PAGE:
SINGAPORE - The Health Sciences Authority (HSA) has warned members of the public to avoid buying or consuming three products.
They are: Magic Mocha, Thao Moc Ho Tro Giam Beo Cenly and Cynthia Beauty EazyS Instant Coffee Powder.
The products were found to contain the banned substance sibutramine, which can cause serious adverse effects, said the HSA on Wednesday (Nov 10).
The agency has also received three reports from consumers who have experienced symptoms such as palpitations, nausea, extreme thirst, migraine and dizziness after taking the products.
The continued intake of these products could have led to serious health consequences such as heart problems and central nervous system disorders, added the HSA.
The three products were sold on Carousell, Lazada, Shopee, Qoo10, Facebook and Instagram, and marketed with claims that they were "fast-acting" and "fat-burning", as well as that they could "reduce fat storage" and "accelerate the breakdown of stubborn fat", among others.
The HSA said it issued warnings to the sellers, and the product listings have been removed from the online platforms.
Sibutramine was a prescription-only weight loss medicine that has been banned in Singapore since 2010 as it posed an increased risk of heart attack and stroke.
In 2019, a woman who took the medicine experienced an extremely fast heart rate and fell unconscious.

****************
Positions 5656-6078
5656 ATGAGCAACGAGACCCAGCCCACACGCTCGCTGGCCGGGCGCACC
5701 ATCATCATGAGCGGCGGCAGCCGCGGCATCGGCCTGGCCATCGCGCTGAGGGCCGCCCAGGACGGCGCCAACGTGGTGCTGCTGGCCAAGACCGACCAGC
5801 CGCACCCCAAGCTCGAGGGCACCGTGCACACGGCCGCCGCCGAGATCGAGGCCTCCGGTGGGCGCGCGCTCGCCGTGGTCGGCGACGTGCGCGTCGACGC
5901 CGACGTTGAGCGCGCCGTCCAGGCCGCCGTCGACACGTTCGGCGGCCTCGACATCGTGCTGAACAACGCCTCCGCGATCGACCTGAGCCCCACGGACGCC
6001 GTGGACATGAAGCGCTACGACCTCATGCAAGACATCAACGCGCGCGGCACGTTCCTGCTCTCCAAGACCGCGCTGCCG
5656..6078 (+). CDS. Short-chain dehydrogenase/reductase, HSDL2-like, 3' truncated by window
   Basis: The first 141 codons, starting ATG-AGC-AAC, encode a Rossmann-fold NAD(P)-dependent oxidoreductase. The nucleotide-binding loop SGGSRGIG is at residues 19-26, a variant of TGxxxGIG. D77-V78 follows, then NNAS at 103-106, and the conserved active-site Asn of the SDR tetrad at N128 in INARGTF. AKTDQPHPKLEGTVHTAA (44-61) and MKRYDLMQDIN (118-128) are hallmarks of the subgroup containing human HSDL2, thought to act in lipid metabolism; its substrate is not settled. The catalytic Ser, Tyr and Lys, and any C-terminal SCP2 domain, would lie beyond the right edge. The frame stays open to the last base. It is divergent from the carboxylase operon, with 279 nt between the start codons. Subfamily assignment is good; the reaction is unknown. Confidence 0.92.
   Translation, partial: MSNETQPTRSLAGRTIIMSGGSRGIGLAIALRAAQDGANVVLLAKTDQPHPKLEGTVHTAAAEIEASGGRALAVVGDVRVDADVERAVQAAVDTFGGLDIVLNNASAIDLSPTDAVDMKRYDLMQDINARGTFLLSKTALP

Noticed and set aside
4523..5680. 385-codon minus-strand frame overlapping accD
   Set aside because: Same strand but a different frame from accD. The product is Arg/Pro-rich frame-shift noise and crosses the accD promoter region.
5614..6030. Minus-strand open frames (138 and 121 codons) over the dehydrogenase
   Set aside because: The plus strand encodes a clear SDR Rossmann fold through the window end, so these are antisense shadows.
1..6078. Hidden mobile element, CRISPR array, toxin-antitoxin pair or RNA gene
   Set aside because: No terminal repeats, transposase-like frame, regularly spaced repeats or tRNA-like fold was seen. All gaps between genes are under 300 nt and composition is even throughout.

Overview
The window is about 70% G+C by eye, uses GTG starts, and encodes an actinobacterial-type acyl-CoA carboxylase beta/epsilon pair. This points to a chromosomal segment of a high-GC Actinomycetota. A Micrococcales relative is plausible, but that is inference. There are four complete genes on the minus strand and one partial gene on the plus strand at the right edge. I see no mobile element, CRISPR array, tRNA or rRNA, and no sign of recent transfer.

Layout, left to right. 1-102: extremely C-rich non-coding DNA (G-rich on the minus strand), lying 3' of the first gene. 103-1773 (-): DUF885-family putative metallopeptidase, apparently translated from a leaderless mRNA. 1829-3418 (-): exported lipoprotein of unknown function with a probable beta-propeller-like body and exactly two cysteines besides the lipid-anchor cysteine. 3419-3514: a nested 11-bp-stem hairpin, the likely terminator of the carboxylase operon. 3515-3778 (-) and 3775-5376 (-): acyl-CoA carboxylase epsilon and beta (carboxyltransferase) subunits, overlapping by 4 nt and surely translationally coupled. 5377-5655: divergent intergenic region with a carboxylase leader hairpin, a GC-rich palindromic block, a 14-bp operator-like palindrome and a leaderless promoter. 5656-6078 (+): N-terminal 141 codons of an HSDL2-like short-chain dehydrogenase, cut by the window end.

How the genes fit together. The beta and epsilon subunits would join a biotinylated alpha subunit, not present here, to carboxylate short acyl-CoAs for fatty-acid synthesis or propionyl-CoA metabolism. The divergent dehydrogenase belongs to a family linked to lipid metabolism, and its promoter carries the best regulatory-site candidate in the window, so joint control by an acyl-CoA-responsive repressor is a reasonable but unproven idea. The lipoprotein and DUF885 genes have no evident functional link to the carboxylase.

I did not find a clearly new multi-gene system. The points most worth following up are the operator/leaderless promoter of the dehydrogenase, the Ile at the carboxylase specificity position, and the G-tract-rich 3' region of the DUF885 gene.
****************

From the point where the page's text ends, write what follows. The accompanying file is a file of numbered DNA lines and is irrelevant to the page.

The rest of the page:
She was resuscitated and implanted with a defibrillator to help her heart function.
The HSA said consumers should stop taking the three products immediately and consult a doctor if they feel unwell or are concerned about their health.
They should also be wary of products that carry exaggerated claims or deliver unexpectedly quick effects, and exercise caution when buying such items online or from well-meaning friends.
"There is no quick and easy way to lose weight," the agency said, adding that weight control should be achieved through a combination of balanced diet and appropriate exercise.
"If you need help managing your weight, please consult your doctor, dietitian or a healthcare professional," the HSA said.
Those selling the products must stop immediately, as it is illegal to sell or supply products containing banned substances.
Anyone convicted of doing so can be jailed for up to two years, fined up to $10,000, or both.
This article has been edited for clarity.